As Bart Stringham explains, he was simply an innocent bystander, minding his own business, scanning cyberspace with his computer in search of old cars for sale.
That’s when a big, blue 1959 Imperial four-door hardtop Southampton sedan virtually leapt out of the monitor and captured his attention in the autumn of 2003.
The enormous fins must have captivated him because the electronic pictures were not especially flattering. “Apparently,” Mr. Stringham says, “the seller had bought it the year before on eBay from a guy in California.”
Mr. Stringham has no youthful memories of the behemoths on the highways because he was in kindergarten at the time and only 3,984 such models were manufactured. Each one had a base price of $5,016.
Correspondence with the seller assured Mr. Stringham that the car was as advertised. “When it came to the final bidding,” he says, “I just bid up to an amount where I allowed a reasonable amount of room for repairs.”
The car, an inch and a half shy of 19 feet long, was trucked from Vermont just before Christmas on an open trailer through snow and salt.
Mr. Stringham had directed the truck driver to the spacious parking lot of Montgomery Mall. He also enlisted the aid of his brother, Warde, to drive him to the mall. When they arrived, the truck driver had already unloaded the Imperial and it was idling while awaiting its new owner. There was just one minor problem. No title.
A telephone call to Vermont elicited a response that the owner had overlooked that detail and he would send it along. About a week later Mr. Stringham received the document in the mail.
In the meantime, the new owner drove his car, with a recorded 125,900 miles on the odometer, to his Bethesda home, followed closely by his brother, who happily reported that nothing fell off.
Upon arrival Mr. Stringham could hardly discern the color of his new/old car. He immediately set about to clean the disaster parked in his driveway. Washing away the grime exposed an abundance of gleaming chrome and stainless steel. That’s when he first saw the true color of the Normandy blue car with the part of the roof over the front seat painted white.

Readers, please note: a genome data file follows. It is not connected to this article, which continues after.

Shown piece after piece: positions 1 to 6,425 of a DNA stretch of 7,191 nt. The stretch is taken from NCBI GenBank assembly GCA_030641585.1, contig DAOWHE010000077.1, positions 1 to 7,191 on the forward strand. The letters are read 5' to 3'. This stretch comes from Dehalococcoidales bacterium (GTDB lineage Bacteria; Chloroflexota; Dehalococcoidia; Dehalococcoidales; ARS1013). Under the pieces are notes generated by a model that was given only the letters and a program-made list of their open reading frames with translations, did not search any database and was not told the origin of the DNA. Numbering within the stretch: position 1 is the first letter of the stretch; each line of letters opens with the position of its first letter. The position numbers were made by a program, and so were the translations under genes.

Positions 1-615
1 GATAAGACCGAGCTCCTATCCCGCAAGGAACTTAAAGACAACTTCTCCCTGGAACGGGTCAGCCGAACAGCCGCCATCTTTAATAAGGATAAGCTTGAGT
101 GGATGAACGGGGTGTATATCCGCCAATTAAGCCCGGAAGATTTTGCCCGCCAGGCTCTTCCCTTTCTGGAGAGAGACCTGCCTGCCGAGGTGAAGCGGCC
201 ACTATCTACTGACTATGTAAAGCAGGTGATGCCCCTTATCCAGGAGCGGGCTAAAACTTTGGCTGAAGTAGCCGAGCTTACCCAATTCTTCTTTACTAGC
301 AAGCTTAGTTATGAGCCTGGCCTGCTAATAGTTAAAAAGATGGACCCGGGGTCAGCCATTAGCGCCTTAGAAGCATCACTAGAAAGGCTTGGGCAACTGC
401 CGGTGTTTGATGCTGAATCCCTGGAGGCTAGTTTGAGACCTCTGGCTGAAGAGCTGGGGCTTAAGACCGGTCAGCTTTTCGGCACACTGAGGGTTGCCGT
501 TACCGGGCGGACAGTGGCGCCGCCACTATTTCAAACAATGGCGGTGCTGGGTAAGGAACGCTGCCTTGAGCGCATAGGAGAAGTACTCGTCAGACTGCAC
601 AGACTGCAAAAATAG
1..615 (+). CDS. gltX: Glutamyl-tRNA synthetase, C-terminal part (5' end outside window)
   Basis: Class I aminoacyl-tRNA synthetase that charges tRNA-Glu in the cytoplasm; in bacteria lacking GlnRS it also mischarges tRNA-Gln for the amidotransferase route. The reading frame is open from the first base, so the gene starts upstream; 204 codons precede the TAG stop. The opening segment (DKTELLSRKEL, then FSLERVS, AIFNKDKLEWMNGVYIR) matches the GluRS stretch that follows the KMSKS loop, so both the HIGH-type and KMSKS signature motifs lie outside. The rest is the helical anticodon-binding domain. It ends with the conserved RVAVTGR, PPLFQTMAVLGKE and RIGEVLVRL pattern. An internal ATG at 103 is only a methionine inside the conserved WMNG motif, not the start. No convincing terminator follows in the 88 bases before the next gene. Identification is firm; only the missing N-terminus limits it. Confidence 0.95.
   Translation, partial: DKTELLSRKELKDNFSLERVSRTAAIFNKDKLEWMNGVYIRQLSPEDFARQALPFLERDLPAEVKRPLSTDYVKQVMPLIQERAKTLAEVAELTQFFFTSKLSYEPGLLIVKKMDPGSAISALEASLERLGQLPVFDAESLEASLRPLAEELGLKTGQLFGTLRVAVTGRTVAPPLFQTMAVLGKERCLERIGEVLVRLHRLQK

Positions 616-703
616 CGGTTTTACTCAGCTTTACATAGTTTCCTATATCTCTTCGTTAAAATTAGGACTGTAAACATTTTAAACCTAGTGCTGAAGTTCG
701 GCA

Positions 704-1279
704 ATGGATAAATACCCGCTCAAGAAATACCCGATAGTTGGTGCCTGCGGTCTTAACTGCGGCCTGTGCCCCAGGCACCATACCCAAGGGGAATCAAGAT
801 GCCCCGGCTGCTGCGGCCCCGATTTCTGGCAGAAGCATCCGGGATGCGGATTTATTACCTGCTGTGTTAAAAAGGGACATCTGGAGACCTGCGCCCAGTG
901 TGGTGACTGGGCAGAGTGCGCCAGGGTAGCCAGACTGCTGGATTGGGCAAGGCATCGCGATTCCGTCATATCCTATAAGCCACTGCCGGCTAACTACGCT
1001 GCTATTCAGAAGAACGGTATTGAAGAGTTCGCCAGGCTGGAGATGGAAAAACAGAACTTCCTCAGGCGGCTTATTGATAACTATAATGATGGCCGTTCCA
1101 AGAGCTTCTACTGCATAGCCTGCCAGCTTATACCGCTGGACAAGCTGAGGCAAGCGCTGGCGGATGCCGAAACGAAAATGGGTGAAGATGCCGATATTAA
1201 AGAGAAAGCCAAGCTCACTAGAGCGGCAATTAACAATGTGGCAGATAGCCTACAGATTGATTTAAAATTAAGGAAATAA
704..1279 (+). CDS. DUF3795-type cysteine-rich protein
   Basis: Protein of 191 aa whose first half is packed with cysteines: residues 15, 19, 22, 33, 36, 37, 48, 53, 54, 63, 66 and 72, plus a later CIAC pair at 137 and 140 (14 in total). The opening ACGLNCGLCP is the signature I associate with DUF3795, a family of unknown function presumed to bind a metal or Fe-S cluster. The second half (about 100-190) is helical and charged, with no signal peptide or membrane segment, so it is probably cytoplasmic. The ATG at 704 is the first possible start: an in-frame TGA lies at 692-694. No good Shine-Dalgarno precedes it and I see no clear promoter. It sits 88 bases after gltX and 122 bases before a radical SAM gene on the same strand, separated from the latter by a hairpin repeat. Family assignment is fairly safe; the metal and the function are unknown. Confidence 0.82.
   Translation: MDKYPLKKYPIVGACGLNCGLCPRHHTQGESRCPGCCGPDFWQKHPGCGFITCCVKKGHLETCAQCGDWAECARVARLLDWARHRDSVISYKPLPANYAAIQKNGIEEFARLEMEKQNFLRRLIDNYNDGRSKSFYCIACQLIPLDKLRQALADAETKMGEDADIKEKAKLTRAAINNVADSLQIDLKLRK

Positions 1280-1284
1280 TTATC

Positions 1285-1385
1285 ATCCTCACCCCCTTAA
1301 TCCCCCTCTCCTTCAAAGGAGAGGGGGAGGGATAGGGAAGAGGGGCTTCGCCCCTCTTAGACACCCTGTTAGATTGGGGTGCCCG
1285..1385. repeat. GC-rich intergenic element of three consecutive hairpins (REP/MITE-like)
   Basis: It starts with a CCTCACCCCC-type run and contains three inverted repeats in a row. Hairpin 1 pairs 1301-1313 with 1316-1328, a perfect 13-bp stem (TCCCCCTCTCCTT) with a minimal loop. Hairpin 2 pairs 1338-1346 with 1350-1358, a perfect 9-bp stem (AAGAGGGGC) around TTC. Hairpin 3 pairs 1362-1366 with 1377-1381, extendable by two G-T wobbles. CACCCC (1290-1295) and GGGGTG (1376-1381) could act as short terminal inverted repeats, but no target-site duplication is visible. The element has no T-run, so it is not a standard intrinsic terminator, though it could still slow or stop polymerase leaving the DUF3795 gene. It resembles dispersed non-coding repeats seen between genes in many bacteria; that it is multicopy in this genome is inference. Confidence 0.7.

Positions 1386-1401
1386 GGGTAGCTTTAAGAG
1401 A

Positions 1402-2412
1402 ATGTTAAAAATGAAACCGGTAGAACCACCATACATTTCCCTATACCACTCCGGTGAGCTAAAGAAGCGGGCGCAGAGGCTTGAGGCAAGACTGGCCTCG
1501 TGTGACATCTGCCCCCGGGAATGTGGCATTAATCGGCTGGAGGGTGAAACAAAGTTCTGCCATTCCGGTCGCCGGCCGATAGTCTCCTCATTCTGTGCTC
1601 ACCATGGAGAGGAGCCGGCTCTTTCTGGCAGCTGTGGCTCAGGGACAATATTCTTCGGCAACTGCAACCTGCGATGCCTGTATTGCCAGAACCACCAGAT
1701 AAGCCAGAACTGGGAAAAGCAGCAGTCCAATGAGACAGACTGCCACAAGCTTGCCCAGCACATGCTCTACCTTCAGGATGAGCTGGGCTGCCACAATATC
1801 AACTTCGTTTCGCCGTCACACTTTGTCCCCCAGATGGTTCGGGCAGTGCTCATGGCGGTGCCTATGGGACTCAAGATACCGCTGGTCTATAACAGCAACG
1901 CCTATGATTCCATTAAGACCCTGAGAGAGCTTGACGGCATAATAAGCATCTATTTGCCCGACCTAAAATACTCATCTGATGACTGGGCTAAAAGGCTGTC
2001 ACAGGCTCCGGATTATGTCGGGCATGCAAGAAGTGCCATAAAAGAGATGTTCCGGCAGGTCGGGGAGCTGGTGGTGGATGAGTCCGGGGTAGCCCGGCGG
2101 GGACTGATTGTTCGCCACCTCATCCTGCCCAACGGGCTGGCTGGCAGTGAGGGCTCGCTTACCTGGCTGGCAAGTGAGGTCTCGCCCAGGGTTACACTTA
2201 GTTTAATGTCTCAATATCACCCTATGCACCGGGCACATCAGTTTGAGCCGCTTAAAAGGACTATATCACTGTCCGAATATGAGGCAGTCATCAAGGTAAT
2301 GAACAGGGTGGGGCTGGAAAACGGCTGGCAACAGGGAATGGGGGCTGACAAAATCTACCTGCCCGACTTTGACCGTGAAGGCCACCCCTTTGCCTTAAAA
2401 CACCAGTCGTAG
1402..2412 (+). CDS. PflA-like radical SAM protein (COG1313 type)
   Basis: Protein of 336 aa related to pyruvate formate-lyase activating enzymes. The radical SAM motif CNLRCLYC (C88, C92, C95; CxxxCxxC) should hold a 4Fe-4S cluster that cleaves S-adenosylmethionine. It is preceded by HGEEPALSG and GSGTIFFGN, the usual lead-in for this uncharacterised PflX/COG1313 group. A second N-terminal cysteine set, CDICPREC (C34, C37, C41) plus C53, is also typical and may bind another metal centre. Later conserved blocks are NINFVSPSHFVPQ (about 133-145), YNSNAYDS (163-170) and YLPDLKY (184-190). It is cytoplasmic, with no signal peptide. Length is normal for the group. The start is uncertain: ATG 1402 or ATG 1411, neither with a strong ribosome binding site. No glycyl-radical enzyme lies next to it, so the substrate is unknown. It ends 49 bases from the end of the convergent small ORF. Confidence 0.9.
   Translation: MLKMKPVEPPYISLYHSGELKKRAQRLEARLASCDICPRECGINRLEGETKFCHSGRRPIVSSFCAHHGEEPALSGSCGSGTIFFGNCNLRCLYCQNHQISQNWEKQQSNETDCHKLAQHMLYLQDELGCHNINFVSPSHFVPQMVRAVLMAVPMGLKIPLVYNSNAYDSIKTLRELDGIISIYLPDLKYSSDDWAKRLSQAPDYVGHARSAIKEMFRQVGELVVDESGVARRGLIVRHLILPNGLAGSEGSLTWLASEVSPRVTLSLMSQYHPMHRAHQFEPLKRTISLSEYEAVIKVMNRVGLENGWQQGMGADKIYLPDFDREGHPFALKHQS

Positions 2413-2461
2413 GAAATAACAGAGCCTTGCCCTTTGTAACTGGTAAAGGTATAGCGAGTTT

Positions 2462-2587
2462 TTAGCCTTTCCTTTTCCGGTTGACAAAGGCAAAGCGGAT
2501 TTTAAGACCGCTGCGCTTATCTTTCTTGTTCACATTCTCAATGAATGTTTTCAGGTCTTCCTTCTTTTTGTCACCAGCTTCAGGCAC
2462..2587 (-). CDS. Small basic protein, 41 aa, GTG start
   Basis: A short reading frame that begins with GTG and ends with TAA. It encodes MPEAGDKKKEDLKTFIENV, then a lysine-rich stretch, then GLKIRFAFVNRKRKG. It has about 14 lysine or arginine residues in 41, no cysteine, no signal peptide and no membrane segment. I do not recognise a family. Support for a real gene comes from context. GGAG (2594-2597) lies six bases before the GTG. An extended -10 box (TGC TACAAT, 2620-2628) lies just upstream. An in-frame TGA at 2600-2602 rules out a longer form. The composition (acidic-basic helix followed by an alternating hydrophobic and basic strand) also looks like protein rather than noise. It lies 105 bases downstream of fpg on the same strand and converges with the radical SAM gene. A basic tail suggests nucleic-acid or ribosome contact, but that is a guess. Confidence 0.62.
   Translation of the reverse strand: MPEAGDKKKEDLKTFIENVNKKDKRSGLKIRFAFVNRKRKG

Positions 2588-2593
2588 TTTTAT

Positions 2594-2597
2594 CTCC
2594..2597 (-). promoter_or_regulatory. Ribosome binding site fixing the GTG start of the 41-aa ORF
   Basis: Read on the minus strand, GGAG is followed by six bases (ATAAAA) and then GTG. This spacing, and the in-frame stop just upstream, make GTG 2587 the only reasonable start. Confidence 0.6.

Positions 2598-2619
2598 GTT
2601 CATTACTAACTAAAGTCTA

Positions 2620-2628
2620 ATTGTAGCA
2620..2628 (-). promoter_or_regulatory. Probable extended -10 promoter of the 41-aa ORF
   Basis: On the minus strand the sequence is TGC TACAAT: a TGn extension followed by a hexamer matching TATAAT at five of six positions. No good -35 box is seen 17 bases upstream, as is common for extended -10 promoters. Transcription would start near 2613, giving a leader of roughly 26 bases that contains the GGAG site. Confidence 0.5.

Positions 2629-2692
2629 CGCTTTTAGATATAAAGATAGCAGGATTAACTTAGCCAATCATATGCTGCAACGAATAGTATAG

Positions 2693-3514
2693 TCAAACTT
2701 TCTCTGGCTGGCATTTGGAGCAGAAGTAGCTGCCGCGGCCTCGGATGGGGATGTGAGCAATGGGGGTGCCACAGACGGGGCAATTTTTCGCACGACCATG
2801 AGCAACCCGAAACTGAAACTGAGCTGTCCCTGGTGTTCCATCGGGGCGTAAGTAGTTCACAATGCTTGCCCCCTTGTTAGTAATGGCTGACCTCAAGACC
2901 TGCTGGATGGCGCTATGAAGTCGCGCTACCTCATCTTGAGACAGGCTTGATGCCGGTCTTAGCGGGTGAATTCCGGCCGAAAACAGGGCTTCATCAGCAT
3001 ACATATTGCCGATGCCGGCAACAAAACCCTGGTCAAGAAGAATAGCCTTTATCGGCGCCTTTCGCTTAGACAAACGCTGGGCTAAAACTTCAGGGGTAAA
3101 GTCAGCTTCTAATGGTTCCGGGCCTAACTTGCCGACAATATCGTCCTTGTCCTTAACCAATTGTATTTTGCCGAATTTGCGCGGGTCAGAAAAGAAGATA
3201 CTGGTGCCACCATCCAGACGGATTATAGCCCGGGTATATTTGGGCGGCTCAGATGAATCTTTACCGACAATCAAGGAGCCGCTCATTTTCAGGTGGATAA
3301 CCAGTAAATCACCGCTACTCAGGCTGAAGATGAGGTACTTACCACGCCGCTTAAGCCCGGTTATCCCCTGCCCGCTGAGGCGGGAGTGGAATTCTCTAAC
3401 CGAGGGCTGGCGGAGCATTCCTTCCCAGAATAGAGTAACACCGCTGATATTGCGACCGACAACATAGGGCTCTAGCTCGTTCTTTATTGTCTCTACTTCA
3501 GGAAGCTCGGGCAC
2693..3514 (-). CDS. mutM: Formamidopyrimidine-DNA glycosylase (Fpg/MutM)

The new owner was pleasantly surprised that most things on the Imperial worked. The seats were in tatters and the starter was “touchy,” problems that were quickly addressed. The 15-inch bias-ply white sidewall tires on the Imperial appeared to be serviceable, but were victims of dry rot. “Driving with those tires was like driving a bathtub full of water sloshing from side to side,” Mr. Stringham says.
A new set of radial tires made a world of difference, he reports. “The car pretty much drives as smoothly and responsively as cars of today,” he says.
As befitting an automobile as luxurious as the Imperial, there are courtesy lights inside the cabin as well as under the engine hood, in the trunk and in the glove compartment.
The 4,745-pound Imperial is supported by a 129-inch wheelbase. The 350 horsepower produced by the 413-cubic-inch ‘wedge’ V-8 engine handily propels the 6.75-foot-wide sedan. A four-barrel downdraft carburetor feeds fuel to the engine from a 23-gallon gasoline tank.
The front bucket seats in the four-door hardtop sedan, now reupholstered in blue vinyl, swivel toward the outside in order to ease exiting for the driver and passenger.
There isn’t much inside the car that Mr. Stringham doesn’t like, including the dashboard-mounted day/night mirror, the autopilot control near the driver’s right knee, the rear-seat speaker, the power antenna and the two-spoke steering wheel with a 180-degree chrome-plated horn ring. To the driver’s left is a stack of buttons to operate the automatic transmission.
Top to bottom, the buttons are labeled:
The parking brake substitutes for a parking gear. At the bottom of the stack of buttons is a chrome lever that operates the turn signals.
“It’s a great car,” Mr. Stringham says, with enthusiasm.
He is aware that an antique car is never done.
In that regard he intends to continue improving his car with the elusive aim of perfection.
“When I take the car out for a ride,” he says, “it is like driving in a parade — people wave and smile.”
It must be the effect of the fins that initially attracted him to the Imperial.
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